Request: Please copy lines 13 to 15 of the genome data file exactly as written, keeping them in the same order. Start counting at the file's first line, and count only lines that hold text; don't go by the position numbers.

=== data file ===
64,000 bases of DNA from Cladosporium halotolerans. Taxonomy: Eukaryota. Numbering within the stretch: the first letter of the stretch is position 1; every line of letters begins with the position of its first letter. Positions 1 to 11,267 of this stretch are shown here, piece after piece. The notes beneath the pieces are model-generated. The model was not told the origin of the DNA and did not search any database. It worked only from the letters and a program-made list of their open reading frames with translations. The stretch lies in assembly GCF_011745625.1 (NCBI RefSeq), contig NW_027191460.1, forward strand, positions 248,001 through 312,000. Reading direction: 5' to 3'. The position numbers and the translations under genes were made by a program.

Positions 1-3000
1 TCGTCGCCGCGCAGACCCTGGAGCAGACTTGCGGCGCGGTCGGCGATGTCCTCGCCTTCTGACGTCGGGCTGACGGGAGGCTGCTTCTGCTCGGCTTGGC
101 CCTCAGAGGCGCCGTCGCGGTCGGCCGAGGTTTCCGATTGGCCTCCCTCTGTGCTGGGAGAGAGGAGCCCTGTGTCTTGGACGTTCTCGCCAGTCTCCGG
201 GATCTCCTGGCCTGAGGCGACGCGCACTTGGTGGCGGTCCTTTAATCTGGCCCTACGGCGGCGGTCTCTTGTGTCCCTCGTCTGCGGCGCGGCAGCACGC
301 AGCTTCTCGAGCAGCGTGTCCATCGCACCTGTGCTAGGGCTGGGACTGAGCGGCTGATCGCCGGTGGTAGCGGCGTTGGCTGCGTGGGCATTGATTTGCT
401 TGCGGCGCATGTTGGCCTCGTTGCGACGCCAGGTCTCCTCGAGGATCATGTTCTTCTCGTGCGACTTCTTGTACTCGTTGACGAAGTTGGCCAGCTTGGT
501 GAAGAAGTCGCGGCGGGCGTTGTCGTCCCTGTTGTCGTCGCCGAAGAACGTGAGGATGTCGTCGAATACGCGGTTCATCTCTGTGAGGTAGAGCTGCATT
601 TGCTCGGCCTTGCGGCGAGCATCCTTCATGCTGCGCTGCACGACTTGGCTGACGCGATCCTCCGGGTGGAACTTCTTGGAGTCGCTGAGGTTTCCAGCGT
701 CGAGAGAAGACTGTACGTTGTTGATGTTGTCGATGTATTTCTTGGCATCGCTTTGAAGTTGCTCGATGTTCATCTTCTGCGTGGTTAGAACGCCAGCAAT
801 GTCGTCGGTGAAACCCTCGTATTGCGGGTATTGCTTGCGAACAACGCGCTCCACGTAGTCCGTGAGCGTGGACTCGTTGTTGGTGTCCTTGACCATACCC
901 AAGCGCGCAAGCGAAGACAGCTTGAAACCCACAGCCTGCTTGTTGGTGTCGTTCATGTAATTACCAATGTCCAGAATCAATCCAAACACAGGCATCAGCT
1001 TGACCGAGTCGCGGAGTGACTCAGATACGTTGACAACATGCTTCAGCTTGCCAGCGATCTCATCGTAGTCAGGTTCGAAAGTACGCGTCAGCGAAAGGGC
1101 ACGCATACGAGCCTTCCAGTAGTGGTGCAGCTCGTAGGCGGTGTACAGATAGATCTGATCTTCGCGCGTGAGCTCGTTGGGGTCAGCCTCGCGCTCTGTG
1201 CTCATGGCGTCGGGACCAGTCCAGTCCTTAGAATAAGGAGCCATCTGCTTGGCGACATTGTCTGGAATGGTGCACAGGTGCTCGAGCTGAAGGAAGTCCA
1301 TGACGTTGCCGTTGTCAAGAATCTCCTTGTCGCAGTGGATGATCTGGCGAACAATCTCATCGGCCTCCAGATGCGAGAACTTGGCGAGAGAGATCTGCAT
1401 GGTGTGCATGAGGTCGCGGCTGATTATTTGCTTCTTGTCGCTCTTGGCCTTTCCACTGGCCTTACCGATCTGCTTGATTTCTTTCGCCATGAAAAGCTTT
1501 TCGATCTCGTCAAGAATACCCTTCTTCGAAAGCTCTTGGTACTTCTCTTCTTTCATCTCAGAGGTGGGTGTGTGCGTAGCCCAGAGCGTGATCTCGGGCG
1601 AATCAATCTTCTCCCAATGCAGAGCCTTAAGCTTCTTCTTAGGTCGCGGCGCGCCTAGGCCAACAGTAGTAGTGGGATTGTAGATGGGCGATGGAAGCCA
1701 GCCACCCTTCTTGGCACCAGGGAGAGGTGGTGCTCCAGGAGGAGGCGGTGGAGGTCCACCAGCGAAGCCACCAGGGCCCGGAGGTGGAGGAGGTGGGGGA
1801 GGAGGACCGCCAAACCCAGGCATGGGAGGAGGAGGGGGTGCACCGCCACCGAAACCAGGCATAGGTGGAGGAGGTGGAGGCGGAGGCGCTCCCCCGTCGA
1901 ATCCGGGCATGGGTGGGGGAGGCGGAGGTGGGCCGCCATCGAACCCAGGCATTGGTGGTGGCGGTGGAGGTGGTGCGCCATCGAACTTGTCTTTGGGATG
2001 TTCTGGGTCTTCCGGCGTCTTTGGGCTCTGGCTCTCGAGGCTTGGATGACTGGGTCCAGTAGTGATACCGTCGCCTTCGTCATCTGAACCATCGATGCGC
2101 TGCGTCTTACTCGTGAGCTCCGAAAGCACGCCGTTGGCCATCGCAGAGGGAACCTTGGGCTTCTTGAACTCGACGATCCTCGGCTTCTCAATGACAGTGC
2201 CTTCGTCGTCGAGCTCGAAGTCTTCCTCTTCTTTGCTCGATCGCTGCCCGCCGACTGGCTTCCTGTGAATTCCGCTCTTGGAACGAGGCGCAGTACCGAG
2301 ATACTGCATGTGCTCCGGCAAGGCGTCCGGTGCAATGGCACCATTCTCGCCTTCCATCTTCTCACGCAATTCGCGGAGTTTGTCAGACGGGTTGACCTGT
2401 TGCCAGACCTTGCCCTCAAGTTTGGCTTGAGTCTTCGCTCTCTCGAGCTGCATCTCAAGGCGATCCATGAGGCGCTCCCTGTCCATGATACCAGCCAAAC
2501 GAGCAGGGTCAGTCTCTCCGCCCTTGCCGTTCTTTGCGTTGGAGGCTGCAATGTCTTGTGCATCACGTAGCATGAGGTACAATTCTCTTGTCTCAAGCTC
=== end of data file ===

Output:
1001 TGACCGAGTCGCGGAGTGACTCAGATACGTTGACAACATGCTTCAGCTTGCCAGCGATCTCATCGTAGTCAGGTTCGAAAGTACGCGTCAGCGAAAGGGC
1101 ACGCATACGAGCCTTCCAGTAGTGGTGCAGCTCGTAGGCGGTGTACAGATAGATCTGATCTTCGCGCGTGAGCTCGTTGGGGTCAGCCTCGCGCTCTGTG
1201 CTCATGGCGTCGGGACCAGTCCAGTCCTTAGAATAAGGAGCCATCTGCTTGGCGACATTGTCTGGAATGGTGCACAGGTGCTCGAGCTGAAGGAAGTCCA